REVIEW- In Ohio we find our friends from Middlefield loved their old friends and spending time with them. Even Grandmother of Sawyer was in Ohio. She is trying to get Sawyer to leave the Amish and Laura and take over her company in NY. Will he do this? Katherine Yoder has loved Johnny Mullett since they were children. He would spurn her and make jokes about her. Is he going to wake up and grow up to realize he may be too late for Katherine Yoder? Katherine has found a new interest, Isaac. This will make you wonder if Johnny is really too late. Isaac wants to take her to a singing and when he has to leave town he asks her if it's alright if he writes to her. The author, Kathleen Fuller lets you enjoy these sweet people through their troubles, sorrows and joys, I wish the courting of Katherine Yoder and Isaac had been more of a courtship. It seems that they just meet and he is automatically smitten. I also wish the letters that Isaac wrote Katie were brought out a little more. I'm sure they were private but a little of their content could have been explored. Katie's mother showed her dislike for Johnny. I don't really know why except he is young and he treated Katie rather foolishly when they were children. But, some mothers over react when it comes to their children, no matter how old they are. This is a well written, tender and sweet Amish book. The author did a good job of writing the book so you could imagine yourself there with the characters. If you love Amish Reading then don't miss this book LETTERS TO KATIE by Kathleen Fuller. I promise you won't be disappointed. I received a complimentary copy of this book from Book Sneeze on behalf of the author Kathleen Fuller for this unbiased review. I would give this book 5 STARS.
Katie has had her heart set on Johnny since she was a young girl but he has never paid any attention to her. If anything, he's been somewhat cruel to her. He is ready to acknowledge his feelings for her but first he feels he must have something more to offer her--to deserve her. Before he gets his chance to show her how he feels another young man starts to take notice and pay attention to Katie. Shortly thereafter, Katie is struck with a mysterious illness that lands her in the hospital. While things prove not to be too serious and she will recover--her memory of time lost may prove to be a difficult stumbling block when it comes to winning her heart. There was very little I didn't like about this book--I enjoyed all of it. I will admit that Katie's mother really frustrated me with her adamant distaste for Johnny. For reasons I couldn't really discern other than his young and foolish treatment of Katie when they were younger; I thought she did a good job of overreacting to the situation. I suppose it is just one of those things though where mothers are sometimes irrational when it comes to their children. Overall? Fantastic story that I would recommend to any fan of Amish/Christian fiction. I loved the moral of the story!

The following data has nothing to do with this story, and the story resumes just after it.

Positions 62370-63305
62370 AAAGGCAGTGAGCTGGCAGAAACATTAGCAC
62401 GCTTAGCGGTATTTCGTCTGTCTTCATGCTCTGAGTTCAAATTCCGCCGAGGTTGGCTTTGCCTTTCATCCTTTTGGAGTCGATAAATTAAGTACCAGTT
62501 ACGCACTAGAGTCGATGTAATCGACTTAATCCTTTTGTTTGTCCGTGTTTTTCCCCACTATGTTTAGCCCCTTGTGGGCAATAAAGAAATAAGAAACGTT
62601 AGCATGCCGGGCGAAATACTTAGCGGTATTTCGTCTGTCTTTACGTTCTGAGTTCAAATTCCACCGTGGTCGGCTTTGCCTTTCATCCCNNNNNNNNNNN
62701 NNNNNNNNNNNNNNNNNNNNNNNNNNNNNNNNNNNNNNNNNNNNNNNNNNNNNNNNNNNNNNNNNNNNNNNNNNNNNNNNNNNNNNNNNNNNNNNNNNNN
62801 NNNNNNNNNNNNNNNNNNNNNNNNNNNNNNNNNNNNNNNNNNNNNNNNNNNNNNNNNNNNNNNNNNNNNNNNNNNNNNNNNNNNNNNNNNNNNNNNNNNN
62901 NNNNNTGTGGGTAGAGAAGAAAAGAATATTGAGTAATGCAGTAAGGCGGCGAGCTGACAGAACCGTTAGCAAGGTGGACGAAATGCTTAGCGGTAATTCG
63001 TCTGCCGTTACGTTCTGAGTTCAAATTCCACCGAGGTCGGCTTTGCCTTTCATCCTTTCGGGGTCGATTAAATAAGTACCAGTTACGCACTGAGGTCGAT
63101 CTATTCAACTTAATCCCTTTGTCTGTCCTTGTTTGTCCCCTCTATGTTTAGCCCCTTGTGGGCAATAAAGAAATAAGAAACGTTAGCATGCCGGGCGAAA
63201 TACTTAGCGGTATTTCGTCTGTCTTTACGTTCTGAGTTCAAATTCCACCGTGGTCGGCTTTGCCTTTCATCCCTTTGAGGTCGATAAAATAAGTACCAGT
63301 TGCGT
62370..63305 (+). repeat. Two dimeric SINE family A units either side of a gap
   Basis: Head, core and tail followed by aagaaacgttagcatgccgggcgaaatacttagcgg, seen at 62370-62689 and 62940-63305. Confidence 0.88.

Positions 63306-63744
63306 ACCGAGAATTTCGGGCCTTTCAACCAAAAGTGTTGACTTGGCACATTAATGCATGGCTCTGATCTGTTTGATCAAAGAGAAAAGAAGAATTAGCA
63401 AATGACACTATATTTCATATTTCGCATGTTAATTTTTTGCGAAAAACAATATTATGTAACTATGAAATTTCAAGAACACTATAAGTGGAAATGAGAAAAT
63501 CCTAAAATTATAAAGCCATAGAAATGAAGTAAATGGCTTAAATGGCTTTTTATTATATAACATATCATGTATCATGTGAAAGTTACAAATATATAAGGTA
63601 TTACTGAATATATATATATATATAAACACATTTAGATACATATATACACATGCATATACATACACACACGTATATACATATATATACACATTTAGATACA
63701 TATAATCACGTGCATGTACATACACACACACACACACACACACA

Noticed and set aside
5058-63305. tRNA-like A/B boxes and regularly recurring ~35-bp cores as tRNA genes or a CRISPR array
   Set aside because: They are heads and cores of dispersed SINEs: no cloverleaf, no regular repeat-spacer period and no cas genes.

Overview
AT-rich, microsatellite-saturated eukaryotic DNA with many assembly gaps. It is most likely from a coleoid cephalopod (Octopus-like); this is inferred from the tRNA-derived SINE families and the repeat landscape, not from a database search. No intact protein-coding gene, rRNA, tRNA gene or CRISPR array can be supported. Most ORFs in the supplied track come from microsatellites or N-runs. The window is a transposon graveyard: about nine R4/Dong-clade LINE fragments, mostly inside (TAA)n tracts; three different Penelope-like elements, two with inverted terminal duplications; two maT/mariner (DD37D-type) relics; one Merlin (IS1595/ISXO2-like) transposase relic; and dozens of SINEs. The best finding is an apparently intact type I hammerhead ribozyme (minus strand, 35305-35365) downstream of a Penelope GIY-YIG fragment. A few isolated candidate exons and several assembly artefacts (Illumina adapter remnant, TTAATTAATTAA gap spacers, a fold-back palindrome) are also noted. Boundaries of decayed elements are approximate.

You only hurt the one you love. This is the exact case with Katherine Yoder and Johnny Mullet. When Katherine passed out due to her severe headache that has been happening to her for several weeks, Johnny finally realised her importance in his life. However, she doesn’t remember what the man of her dreams said to see her before she collapsed. As the female protagonist struggles to recall her recent memories of Johnny, a man named Issac suddenly arrives. He claims that they had been writing letters to each other, before her illness. This is a story with a great premise.I was mildly surprised to find out that this is the third book in the Middlefield Family series. When it comes to reading book series, I would prefer to read them in chronological order. Then again, who doesn’t? So I was a little bit worried that I wouldn’t be able to understand some parts. At one point, I felt that I should check out the first two series before devouring myself in Letters to Katie. But I did not, because he author did a fantastic job in piecing togather and breaking down the story. There is a frequent use of Pennsylvania Dutch, which was why I kept going back to the glossary to find out the meanings of these special words. One minor downfall of this book: I expected more excerpts of the characters’ letters. I mean, the book is titled ‘Letters to Katie’ after all. Letters to Katie is a book filled with enduring characters. Katherine, Johhny, Anna, Laura, Sawyer- and many more- are such likeable characters. Their headstrong, never-say-die attitude makes me want to root for them for their happiness. The book has great space and depth. Some romance novels can get rather slow-going and commonplace. Fortunately, this is the opposite case for Letters to Katie. My overall reaction: A book rich with humanity. A pure and heartwarming read.
Letters to Katie is a beautiful story of love among several young Amish couples....Johnny and Katie, Sawyer and Laura, and Mary Beth and Chris and their new baby. Sawyer has recently been reunited with his biological grandmother, Cora, after his mother died and he was adopted by an Amish family. Cora is rich and wants Sawyer to take over her business as she has Parkinson's and doesn't expect to live much longer. Sawyer does not want anything to do with the business as he plans to join the Amish church and marry Laura. Read this wonderful book to find out what happens for these complex characters. I received a free kindle copy of this book from booksneeze in exchange for an honest review.
Tried to take the dog stuff off still looking at the man. (Bbl)